The Rapidian

Ten Principles of Community Policing: Part Three

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Exploring our ethical responsibility to help our neighbors, particularly the most vulnerable, and upholding this in all aspects of community policing.
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By Lindy Nawrocki



If Community Policing is sustained by mutual trust and respect, then the more flourishing communities that result may extend outside of merely the neighbors and their officer. Having concern for our neighbors is not merely for the family next door, it includes having an awareness of what is happening all around us.

This year marked the 31st annual National Night Out, on August 5th. The Creston Neighborhood Association held their celebration at Briggs Park. National Night Out is more than just an evening of fun at the park, but is known as America’s Night out against Crime. National Night Out brings neighbors together in meaningful involvement. In Dubuque, Wisconsin a 2013 burglary led to a neighbor calling the police. While this behavior may seem commonplace to many, if this call were not made, the man committing the crime would not have been caught. Simply stated, minding our own business and keeping to ourselves is not always the best way. If we are not keeping an eye out for neighbor’s homes and families, this is not bettering our communities. If we are not participating in neighborhood awareness events, meeting new neighbors and getting to know their schedules and patterns, we are missing out on an opportunity in itself to reduce crime.  

The fifth principle of community policing is Ethics, Legality, Responsibility, and Trust. As Wisconsin Police Lieutenant Scott Baxter said in response to that particular burglary, "It's just a chance to break down some of those barriers, I guess, between neighbors and citizens and the law enforcement and realize that we're all on the same team and we're not going to tolerate criminal behavior, criminal activity; we're going to fight it as a team.” Being a team requires trust in particular, but also upholding the same values that we should hope our neighbors will, as well. This works to encourage mutual accountability and respect amongst neighbors, their community officers, but also with themselves and trusting their own instincts.

 Because community police officers do not follow a more traditional role in policing, their roles can assist more traditional roles. In particular since the 24/7 police officers typically are those with more traditional roles. Since these traditional-role officers are nearly always available in crises, community officers can help to decrease crime even while they are not on-duty. The sixth principle is Expanding the Police Mandate. By creating more awareness, mutual respect and accountability, and by enhancing community dialogue by listening to neighbors, community officers can help to set the stage for more traditional officers. Community policing practices encouraged and heeded by an officer during the day truly can decrease crime during the evening.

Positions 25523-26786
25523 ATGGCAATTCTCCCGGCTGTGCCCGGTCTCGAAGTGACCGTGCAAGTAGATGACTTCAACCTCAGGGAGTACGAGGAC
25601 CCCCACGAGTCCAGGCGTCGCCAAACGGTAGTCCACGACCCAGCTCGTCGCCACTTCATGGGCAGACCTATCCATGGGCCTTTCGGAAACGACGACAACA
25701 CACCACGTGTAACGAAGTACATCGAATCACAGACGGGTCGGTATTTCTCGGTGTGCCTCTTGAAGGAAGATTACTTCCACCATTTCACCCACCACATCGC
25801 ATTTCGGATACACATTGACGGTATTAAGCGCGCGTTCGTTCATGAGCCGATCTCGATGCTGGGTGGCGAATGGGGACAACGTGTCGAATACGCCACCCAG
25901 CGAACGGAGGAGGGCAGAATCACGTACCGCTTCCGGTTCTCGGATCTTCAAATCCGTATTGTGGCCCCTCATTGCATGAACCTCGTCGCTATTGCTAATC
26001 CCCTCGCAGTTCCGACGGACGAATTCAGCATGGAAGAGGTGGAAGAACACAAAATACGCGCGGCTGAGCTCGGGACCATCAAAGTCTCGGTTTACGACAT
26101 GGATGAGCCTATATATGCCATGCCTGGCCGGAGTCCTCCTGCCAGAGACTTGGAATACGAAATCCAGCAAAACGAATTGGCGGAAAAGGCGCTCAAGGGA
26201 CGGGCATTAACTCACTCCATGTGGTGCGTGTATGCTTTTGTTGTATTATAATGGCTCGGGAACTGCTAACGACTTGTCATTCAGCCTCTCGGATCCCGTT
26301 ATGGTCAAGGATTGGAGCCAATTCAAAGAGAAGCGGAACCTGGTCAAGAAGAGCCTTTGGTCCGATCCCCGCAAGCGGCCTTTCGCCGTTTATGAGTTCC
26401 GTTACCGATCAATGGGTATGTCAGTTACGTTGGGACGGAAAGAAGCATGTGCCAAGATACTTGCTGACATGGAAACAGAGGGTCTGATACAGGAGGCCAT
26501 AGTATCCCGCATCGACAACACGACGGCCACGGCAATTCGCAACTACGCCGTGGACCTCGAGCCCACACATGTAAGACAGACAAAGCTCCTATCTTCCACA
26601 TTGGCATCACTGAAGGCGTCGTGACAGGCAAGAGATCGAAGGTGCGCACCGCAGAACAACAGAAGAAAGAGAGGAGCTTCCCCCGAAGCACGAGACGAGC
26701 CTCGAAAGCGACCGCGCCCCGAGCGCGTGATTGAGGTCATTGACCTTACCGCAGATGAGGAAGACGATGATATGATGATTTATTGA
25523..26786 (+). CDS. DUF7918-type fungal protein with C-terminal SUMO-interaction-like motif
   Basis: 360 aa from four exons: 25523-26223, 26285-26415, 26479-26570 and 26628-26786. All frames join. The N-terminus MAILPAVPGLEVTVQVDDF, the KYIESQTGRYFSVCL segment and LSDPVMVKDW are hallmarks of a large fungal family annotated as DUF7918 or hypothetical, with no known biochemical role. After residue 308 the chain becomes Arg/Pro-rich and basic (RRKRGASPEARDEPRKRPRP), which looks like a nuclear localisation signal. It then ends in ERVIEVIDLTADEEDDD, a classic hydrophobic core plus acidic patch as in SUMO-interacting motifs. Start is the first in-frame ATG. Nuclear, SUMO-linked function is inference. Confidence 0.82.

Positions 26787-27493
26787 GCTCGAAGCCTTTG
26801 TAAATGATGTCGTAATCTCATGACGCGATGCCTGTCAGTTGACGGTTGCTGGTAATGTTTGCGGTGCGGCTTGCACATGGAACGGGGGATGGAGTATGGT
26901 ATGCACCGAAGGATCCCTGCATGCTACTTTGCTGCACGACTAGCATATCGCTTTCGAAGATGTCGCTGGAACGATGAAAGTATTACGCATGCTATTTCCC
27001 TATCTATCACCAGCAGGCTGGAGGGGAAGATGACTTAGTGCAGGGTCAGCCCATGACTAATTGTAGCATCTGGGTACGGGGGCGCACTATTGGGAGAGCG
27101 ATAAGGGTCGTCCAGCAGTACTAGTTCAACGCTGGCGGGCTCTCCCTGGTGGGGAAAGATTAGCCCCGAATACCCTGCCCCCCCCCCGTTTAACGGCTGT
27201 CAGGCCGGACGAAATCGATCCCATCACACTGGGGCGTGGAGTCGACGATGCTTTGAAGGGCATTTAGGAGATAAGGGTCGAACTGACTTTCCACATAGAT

This trust and accountability also helps to create awareness of who our most vulnerable in society are. The seventh principle of community policing is Helping Those with Special Needs. While exploring new ways to make neighborhoods safer, successful community policing initiatives increase quality of life for those who require the most help. The most vulnerable in society are identified as seniors, elders, juveniles, minorities, the poor, the disabled, and the homeless.  Police and community dialogue may promote better ideas to serve these groups.

In Omaha, Nebraska the Neighborhood Center started the ‘Omaha Cares’ initiative in 2008. This was the result of wanting to do something after the deaths of a single mother, her child, and others that could very obviously have been prevented. The executive director of the Neighborhood Center, Ron Abdouch, said at the time, “We're not asking people to be intrusive or to violate privacy, but there are lots of ways that relatives, friends and neighbors can help sometimes-vulnerable people.” The neighborhoods in Omaha were described as “the glue that holds the community together” and the initiative as providing tips that just “make good sense.” Ultimately, caring citizens can reduce a lot of time that the emergency response team members would otherwise be spending to eradicate and solve crime. This is the third in a series of articles on Community Policing. 

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